Topps Baseball Card Of The Day, June 2018
A = Alternate Card F = Factory Team Set G = Giveaway Set T = Traded Set U = Update Set
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6/4/18 Topps Baseball Card Of The Day: 2008 Topps #223 Odalis Perez, Royals
More Odalis Perez Topps Cards: 2000 2003 2004 2005 2006 2009
If only we'd picked Perez's card one week later—he turns 40 on June 11, 2018 and could have been TSR's first random AND special selection.
Of course, I'm the editor of this site and had I been so moved, I could have delayed the post to coincide with Perez's birthday. But I didn't because A) Perez was a longtime Dodger, and B) Perez, IMHO, was a dirtbag whose poor work ethic got him shipped out of Los Angeles—the only thing worse than a Dodger is a lazy Dodger who takes his success for granted.
Originally, Perez was an Atlanta Brave, making 28 appearances (17 starts) for them in 1998-99 before Tommy John surgery wiped out his 2000. He recovered in time to open with the 2001 team, spending most of the year with Atlanta (there was an August DL stint.)
Along with Brian Jordan and a prospect, Perez went west in the infamous Gary Sheffield "liar" trade of January 2002. He promptly turned in a career year, winning 15 times while leading a good Dodger rotation in innings, ERA, and WHIP (by a lot; Perez walked 38 in 222 IP). Additionally, his two shutouts—two more than any other Dodger—helped him to a 4th-place finish in NL ERA and an All-Star nod.
In other words...Perez arrived.
Little did anyone guess Perez had already peaked at age 24. After the 2004 seasons—one of the worst hard-luck pitching seasons in recent memory—Perez re-signed with LA as a free agent for 3Y/$24M. However, as told in Ned Colletti's book The Big Chair, Perez's preparation and work habits didn't measure up to his salary; fed up, the team shipped him to Kansas City in July 2006.
Here, Perez has ended his first full AL season on notes both high and low—while he won his final two starts, they both came in mid-August; the 29-year-old closed 2007 on the DL with a bum left knee.
THIS CARD: Given Perez's truncated year posting poor numbers for a poor team, he was hardly a lock for inclusion in a mid-2000's Topps set. But Topps obviously opted against a second straight year of exile—Perez was largely a forgotten man the year before.
Because of that, and the blue Royals uniform he sports, I almost sorted Perez's card with the Dodgers.
I've browsed my usual and not-so-usual sources and haven't found a splitter in Perez's repertoire, but what else could that grip be? He did add a new "sinker" in Spring 2007...
The signature reads Olelur Perz. (For clarity's sake, Perez's first name is pronounced "Oh-Dallas". For the longest time I thought he was the latest Pascual Perez sibling...turns out he's not. (Though he probably says otherwise.)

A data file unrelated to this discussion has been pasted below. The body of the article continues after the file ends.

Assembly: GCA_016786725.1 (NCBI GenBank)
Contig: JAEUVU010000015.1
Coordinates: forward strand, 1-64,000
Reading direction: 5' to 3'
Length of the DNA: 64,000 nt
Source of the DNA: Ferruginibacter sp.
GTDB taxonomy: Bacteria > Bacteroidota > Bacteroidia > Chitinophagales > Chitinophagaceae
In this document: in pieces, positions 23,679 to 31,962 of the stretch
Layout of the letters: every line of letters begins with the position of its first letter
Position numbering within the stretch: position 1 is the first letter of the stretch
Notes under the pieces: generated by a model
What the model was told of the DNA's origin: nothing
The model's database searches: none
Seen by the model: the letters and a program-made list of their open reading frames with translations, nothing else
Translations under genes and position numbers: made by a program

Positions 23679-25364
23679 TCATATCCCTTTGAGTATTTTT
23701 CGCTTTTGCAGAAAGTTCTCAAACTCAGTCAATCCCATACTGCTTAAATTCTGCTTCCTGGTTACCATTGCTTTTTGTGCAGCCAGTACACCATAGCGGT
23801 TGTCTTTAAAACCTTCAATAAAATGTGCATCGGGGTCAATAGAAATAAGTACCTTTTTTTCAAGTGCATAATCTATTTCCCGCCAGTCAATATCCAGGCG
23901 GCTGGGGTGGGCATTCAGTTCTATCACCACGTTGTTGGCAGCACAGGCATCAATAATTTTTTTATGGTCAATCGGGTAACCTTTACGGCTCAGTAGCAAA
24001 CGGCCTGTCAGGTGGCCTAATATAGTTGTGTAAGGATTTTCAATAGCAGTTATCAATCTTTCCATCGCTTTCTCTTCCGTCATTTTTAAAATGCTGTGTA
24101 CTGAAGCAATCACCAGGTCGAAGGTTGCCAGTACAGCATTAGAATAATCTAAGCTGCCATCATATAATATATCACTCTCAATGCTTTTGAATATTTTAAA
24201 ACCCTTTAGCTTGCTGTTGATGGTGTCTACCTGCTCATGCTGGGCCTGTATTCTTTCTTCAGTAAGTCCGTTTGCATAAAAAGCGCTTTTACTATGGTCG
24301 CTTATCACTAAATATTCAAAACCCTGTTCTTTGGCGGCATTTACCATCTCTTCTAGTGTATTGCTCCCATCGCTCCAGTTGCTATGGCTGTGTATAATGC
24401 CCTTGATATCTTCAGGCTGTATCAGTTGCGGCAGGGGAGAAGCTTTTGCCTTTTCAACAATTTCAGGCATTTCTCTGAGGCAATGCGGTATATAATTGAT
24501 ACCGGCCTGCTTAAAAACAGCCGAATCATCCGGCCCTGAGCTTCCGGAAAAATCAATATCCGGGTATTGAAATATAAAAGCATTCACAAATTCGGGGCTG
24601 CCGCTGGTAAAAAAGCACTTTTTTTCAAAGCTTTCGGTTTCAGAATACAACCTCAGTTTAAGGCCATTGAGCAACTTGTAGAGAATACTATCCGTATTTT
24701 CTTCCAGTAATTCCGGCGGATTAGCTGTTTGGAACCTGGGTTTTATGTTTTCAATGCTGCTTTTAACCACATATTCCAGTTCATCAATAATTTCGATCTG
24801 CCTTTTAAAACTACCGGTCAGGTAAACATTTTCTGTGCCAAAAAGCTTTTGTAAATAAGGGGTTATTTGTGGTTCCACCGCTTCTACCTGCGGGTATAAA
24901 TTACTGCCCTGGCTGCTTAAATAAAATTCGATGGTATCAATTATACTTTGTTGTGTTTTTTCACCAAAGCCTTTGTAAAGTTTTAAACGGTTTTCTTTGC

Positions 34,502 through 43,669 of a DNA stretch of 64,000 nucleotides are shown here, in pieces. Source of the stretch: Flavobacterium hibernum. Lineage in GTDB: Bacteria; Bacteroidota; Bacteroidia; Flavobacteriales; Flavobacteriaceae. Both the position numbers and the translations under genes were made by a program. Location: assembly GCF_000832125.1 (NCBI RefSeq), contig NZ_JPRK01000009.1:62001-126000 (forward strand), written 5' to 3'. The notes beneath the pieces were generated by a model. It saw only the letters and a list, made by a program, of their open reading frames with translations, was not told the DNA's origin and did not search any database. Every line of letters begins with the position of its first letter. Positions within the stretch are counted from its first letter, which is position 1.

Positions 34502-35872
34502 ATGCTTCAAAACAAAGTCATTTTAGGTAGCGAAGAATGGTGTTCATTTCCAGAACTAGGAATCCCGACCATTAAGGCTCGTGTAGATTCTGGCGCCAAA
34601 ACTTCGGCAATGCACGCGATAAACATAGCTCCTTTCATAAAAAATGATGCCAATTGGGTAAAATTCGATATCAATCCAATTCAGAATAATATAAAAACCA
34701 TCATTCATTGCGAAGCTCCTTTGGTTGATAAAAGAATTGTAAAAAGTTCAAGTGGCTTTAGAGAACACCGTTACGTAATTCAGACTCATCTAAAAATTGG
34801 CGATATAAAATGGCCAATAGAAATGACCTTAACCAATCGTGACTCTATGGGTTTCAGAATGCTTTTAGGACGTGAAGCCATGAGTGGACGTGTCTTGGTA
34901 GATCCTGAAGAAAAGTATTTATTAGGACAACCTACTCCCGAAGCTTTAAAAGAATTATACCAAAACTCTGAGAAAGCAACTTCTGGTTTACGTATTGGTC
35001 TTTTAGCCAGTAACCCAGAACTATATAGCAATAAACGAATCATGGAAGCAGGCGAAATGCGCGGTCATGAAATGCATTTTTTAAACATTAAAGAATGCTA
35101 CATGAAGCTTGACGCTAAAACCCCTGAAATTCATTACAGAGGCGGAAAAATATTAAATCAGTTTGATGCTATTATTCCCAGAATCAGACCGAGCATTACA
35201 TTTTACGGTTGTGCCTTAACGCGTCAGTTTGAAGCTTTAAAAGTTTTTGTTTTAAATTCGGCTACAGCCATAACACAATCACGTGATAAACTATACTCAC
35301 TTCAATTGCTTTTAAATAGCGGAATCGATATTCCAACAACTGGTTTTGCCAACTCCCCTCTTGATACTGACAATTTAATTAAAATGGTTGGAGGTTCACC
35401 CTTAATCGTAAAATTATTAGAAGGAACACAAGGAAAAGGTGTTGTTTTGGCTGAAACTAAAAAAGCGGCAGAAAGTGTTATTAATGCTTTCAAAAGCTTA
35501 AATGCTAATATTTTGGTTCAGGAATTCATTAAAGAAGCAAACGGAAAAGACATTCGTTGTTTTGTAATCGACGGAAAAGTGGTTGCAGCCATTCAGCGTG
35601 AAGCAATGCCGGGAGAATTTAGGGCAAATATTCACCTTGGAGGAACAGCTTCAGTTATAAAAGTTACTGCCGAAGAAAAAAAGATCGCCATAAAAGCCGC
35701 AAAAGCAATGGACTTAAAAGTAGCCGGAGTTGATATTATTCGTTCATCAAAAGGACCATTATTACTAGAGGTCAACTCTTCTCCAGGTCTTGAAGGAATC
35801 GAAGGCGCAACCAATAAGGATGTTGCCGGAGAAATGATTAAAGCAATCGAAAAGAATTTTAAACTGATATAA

(flip) Well, Perez the Royal did have a knack for getting out of jams...after two or three runs had scored. I understand managers have to build guys up, but come on, Buddy. Compliment his looks or something. Don't lie to us.
Note the 6.83 ERA with the '06 Dodgers; that's about where he was when LA demoted him to the bullpen after six starts. And he actually complained publicly about it. For Christ sake. (Well, this IS a world where Ron Artest asked the Indiana Pacers for time off to rap...just gotta remember that.)
For most other dudes, I'd tell you where La Matas de Farfan was. But Perez sucks, so who cares.
The "Trade With Dodgers" sent journeyman RP Elmer Dessens back to LA (where he'd played in 2004-05); two minor leaguers and cash accompanied Perez to KC.
AFTER THIS CARD: Perez, to his credit, turned a minors deal with Washington into an Opening Day starting assignment (though, let's be real—it was largely by default.) Overall, he was decent as a Nat, but nowhere near his 2002-03 peak. Yet, he refused to honor the new minors deal he signed with Washington for '09, and never pitched in MLB again.
Perez will go down as a guy fortunate enough to reach MLB, and fortunate enough to get a second chance after blowing out his arm...who then took his opportunities for granted, grossly over-inflated his worth, only did charity work for the recognition and felt the game owed him eternally for the one All-Star season he managed—even when he stunk.
What else do you expect from a former Dodger? The game was, and is, better off without him.
Odalis Perez debuted in 2000 Topps as a Brave. Following his surgery comeback, he appeared annually in Topps 2003-09, except 2007.
CATEGORIES: 2008 Topps, Kansas City Royals
6/6/18 Topps Baseball Card Of The Day: 1990 Topps Traded #113 Red Schoendienst, Cardinals
More Red Schoendienst Topps Cards: n/a